In 1988, Dennis O'Neil suggested that a telephone poll to determine the fate of the second Robin, Jason Todd in the four-part story "A Death in the Family". The verdict in favor of the character's death won by a slim 72-vote margin of 5,343 votes to 5,271.
The following issue, Batman #428, was published featuring Todd's death. Later O'Neil said "I heard it was one guy, who programmed his computer to dial the thumbs down number every ninety seconds for eight hours, who made the difference".
It was enough to see Jason Todd killed by crowbar at the hands of The Joker with Neil saying "It would be a really sleazy stunt to bring him back." The Joker then evaded capture by, well, becoming the Ambassador of Iran to the United Nations and gaining diplomatic immunity. As usual.
In September 2003, Jim Lee and Jeph Loeb's Batman storyline Hush suggested he was a resurrected Jason, revealed as a ruse by Clayface, but that Jason's body was still missing. Two years later, Judd Winick began the Under the Hood storyline that revolved around the mystery of the identity of the new Red Hood. The character's identity was revealed as Jason Todd in Batman #638. The explanation for the character's return was revealed in Batman Annual #25 in 2006.
That Todd had indeed died at the hands of the Joker. However, when Superboy-Prime altered reality from the paradise dimension in which he is trapped—his punches against the barrier keeping him from the rest of the universe causing temporal ripples.
Jason Todd is restored to life, breaks out of his coffin, and is eventually hospitalized; because he wandered so far from his grave before his discovery. After spending a year in a coma and subsequently another year as an amnesiac vagrant, he is taken by Talia al Ghul after a small-time crook recognizes him as Robin due to his combat skills on the street. Talia later restored Todd's health and memory by immersing him in a Lazarus Pit and helped him escape the House of al Ghul. It is suggested by Ra's that the power of the pit resulted in Todd's mental instability. Ra's refers to Todd as a "curse" and a "pestilence" unleashed on the planet, saying that madness may affect him for "hours, months, or decades".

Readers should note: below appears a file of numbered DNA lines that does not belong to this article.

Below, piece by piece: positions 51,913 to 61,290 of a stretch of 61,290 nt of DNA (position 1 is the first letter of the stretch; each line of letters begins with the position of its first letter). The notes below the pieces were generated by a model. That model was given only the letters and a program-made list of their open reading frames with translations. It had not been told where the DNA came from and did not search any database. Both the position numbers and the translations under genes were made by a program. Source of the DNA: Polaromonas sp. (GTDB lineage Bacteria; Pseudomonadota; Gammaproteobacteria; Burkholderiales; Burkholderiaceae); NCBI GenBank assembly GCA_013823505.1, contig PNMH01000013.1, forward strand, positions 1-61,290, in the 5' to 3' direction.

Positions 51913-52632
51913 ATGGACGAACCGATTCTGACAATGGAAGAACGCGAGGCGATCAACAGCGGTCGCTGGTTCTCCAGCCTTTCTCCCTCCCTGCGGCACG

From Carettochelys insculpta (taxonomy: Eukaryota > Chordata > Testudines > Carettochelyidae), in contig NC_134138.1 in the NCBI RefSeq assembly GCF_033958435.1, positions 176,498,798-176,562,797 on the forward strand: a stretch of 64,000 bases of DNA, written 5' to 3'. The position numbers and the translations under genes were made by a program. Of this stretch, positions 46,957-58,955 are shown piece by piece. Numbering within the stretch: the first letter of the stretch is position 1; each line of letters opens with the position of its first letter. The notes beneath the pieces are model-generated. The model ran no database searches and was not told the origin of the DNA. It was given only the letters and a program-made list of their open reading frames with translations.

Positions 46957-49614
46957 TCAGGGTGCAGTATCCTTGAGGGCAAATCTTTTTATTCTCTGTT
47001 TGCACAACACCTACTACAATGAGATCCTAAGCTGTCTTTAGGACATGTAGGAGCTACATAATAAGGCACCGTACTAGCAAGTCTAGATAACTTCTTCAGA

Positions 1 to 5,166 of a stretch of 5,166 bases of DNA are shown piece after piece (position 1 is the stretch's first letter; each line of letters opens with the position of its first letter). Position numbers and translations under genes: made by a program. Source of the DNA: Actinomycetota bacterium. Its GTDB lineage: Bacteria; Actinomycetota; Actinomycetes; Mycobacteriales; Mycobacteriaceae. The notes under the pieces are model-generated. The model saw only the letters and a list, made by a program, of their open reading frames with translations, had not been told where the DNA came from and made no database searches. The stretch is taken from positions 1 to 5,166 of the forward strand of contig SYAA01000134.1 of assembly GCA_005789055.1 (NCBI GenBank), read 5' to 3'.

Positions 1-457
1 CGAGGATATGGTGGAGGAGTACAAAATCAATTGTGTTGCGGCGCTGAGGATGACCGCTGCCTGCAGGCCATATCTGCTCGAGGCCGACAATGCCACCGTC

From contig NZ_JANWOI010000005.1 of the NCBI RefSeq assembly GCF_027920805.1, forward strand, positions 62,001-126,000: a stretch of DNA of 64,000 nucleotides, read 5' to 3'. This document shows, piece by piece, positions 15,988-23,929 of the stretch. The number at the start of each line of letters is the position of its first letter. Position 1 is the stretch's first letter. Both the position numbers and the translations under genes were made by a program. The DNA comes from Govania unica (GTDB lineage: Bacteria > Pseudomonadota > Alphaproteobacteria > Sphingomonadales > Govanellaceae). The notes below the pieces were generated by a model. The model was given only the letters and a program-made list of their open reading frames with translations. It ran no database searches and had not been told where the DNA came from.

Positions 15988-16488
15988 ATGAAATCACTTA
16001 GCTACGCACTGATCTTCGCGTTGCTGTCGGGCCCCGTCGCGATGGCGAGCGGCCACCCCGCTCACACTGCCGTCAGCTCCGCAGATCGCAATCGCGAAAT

He would become a gun-wielding vigilante, Red Hood, wearing the crowbar that killed him. The New 52 in 2011 remade him as Red Hood leading a team of Outlaws as well as his resurrection being simplified, killed by The Joker, then resurrected after he is placed into the Lazarus Pit by Talia al Ghul. It also changed the manner in which Batman first met Todd, now stealing medicine from Leslie Thompkins, after she had treated him from a brutal beating. The back-up introduces a massive retcon in which the Joker is responsible for orchestrating the major moments of Todd's life such as his father's imprisonment and death, his mother's overdose, his introduction to Thompkins and his adoption of the Robin identity, though that may suffer from an unreliable narrator in the Joker himself.
With DC Rebirth in 2016, courtesy of Geoff Johns and Gary Frank, his origin had also reverted to resemble his original meeting with Batman occurring while trying to steal tyres from the Batmobile.
Now in The Three Jokers, by Johns and Jason Fabok more has been rewritten. Specifically the supernatural or meta-ness of Jason Todd's revival
He never died. The Joker didn't kill him, but buried him in a shallow grave which he escaped from. Now how much of this "counts" in continuity is debatable, but The Three Jokers was mired in DC Comics continuity and this feels like the kind of thing that may be cherry-picked… Time to go back to the boards maybe? Jim Aparo prepared a long time ago.
The Three Jokers was published this week from DC Comics, by Geoff Johns and Jason Fabok.